NCL to pay $1.5 million in pollution case
Norwegian Cruise Line has issued a statement saying that, as a result of its voluntary reporting of irregularities, it has reached an agreement with the U.S. Attorney's Office for the Southern District of Florida and the US Department of Justice to plead guilty to a single count of violation of Title 33, U.S.C., Section 1908, for the knowing failure to maintain an accurate Oil Record Book aboard the S.S. Norway prior to May 2000. Under the plea agreement, NCL has agreed to pay a fine of $1 million, be placed on probation, and maintain a comprehensive environmental compliance plan.
In addition to the agreed fine, NCL has agreed to make community service payments in the total amount of $500,000 to two Florida-based environmental organizations as a condition of its probation.
NCL says that, during a fleet-wide independent environmental audit as part of a new management review shortly after Star Cruises gained control of the company in February 2000, it discovered reporting irregularities and improper use of on board oil/water separators.
A Department of Justice statement says that "the cruise line's environmental consultant actually witnessed an NCL engineer aboard the SS Norway in the act of circumventing the ship's Oil Water Separator, a required pollution prevention device. Ship officers deliberately used fresh water to trick the device designed to detect and limit the overboard discharges."
NCL says it "immediately reported these problems to the U.S. government in May 2000, and took steps to stop further violations and to correct the underlying problems."
The Department of Justice statement also said that NCL had admitted that it "engaged in a practice of systematically lying" to the U.S. Coast Guard over a period of years regarding the discharge of oil contaminated bilge waste from the Norway and at least one other ship."
NCL says the plea agreement represents the culmination of two years of cooperation between NCL and the U. S government agencies involved.
"Our company is committed to protecting the environment," said Colin Veitch, President and Chief Executive Officer of NCL since its purchase by Star Cruises Plc in February 2000. "We deeply regret the past actions we found upon our purchase of NCL. Along with the government, we deplore that the standards of this reputable company were allowed to drop in this way in the years leading up to its acquisition, but I am personally proud of the way our company has stepped up to its responsibilities for environmental protection during the past two and a half years."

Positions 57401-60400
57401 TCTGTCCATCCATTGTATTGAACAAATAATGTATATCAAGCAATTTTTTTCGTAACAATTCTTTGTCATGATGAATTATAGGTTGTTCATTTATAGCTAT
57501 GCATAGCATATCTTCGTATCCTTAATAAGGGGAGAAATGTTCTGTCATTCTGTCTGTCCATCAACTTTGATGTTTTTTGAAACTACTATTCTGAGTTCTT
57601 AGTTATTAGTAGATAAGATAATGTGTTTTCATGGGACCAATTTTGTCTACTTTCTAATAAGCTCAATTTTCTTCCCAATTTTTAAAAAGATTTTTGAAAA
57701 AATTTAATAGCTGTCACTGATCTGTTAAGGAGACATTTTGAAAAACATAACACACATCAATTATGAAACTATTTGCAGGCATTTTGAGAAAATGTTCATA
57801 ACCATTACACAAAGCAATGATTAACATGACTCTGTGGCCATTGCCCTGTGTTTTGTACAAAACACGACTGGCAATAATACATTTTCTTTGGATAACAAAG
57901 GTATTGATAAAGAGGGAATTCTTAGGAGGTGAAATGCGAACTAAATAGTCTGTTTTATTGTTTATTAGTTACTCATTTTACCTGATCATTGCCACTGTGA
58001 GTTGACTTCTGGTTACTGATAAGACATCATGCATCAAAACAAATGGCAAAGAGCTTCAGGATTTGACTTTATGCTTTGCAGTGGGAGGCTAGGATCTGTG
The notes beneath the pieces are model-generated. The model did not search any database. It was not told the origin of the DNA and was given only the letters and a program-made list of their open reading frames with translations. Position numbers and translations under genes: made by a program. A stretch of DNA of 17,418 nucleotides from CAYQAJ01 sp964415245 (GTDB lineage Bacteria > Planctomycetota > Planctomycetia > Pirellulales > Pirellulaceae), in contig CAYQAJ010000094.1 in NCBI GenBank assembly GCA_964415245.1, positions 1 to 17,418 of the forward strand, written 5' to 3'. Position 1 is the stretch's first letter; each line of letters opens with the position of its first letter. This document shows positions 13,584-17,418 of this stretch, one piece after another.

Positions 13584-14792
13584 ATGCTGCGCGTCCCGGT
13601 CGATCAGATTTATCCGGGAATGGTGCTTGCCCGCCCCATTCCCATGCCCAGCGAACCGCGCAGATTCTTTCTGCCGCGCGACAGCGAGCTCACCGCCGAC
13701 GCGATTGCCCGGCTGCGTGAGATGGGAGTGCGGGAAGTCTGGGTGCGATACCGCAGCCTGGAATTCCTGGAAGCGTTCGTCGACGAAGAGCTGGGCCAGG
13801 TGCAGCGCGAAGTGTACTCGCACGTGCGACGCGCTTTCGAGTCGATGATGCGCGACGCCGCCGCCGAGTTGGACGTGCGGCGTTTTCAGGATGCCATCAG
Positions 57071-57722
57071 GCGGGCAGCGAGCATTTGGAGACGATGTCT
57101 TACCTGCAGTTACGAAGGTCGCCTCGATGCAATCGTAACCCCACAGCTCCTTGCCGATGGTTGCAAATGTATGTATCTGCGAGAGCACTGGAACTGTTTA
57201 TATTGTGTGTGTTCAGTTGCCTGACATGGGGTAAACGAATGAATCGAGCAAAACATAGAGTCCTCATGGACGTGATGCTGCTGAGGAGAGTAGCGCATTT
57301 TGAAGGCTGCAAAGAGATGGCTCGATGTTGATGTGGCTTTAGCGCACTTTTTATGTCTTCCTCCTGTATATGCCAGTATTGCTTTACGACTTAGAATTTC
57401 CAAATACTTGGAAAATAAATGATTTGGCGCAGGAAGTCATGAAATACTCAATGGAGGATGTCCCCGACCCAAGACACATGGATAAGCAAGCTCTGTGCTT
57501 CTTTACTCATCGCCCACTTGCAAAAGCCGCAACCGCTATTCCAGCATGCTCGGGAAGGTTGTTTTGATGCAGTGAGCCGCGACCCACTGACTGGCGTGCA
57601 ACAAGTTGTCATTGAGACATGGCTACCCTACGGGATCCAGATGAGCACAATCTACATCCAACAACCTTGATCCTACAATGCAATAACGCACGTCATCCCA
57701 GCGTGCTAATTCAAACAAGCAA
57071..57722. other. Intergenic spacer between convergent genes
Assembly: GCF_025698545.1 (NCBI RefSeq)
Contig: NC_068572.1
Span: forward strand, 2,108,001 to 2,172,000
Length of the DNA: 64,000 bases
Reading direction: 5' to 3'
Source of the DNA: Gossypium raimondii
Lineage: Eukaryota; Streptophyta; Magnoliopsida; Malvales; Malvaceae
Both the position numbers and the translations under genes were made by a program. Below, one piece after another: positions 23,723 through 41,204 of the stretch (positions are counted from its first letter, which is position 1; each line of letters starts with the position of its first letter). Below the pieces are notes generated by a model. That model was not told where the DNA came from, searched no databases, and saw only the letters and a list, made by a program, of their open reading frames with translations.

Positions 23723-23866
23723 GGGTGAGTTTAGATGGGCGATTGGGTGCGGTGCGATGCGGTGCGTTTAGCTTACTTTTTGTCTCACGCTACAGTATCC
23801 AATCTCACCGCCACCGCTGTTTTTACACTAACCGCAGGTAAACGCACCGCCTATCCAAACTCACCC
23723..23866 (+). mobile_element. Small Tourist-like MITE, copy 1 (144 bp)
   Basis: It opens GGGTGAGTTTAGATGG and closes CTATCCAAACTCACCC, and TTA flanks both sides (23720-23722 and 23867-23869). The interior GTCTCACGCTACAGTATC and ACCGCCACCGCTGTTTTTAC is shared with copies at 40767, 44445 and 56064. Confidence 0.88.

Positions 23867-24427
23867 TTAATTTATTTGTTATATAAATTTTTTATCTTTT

The plea agreement cites the knowing failure to log and report as required the incorrect operation of the oil/water separators on the SS Norway and the overboard discharge of oily bilge water over the legal limit of 15 parts per million between 1997 and May 2000, when NCL reported its internal findings.
"We took responsibility and fixed the problem, at a very substantial cost," Veitch said. "Instead of stalling or stonewalling, we cooperated fully with the government throughout this period."
Remedial actions taken by NCL include terminating or accepting resignations of executive and management employees in the shore side operational group responsible for the running of its ships, putting in place across its fleet an entirely new environmental compliance program including upgraded equipment, comprehensive waste management and reporting systems, annual audits, Environmental Officers on all ships, and a new department shore side headed by a senior executive responsible for environmental and regulatory compliance.
"This agreement is a concrete example of NCL's commitment to full compliance with all environmental laws and regulations, and to operational practices of the highest standard," Veitch said. "We are pleased to have the investigation and correction of this regrettable violation behind us. We are a stronger and healthier company now."
NCL says the plea agreement reflects the government's recognition of the extent of NCL's cooperation, including substantial assistance in the investigation, waiver of privilege, institution of prompt remedial action, and installation of a compliance program to prevent future violations.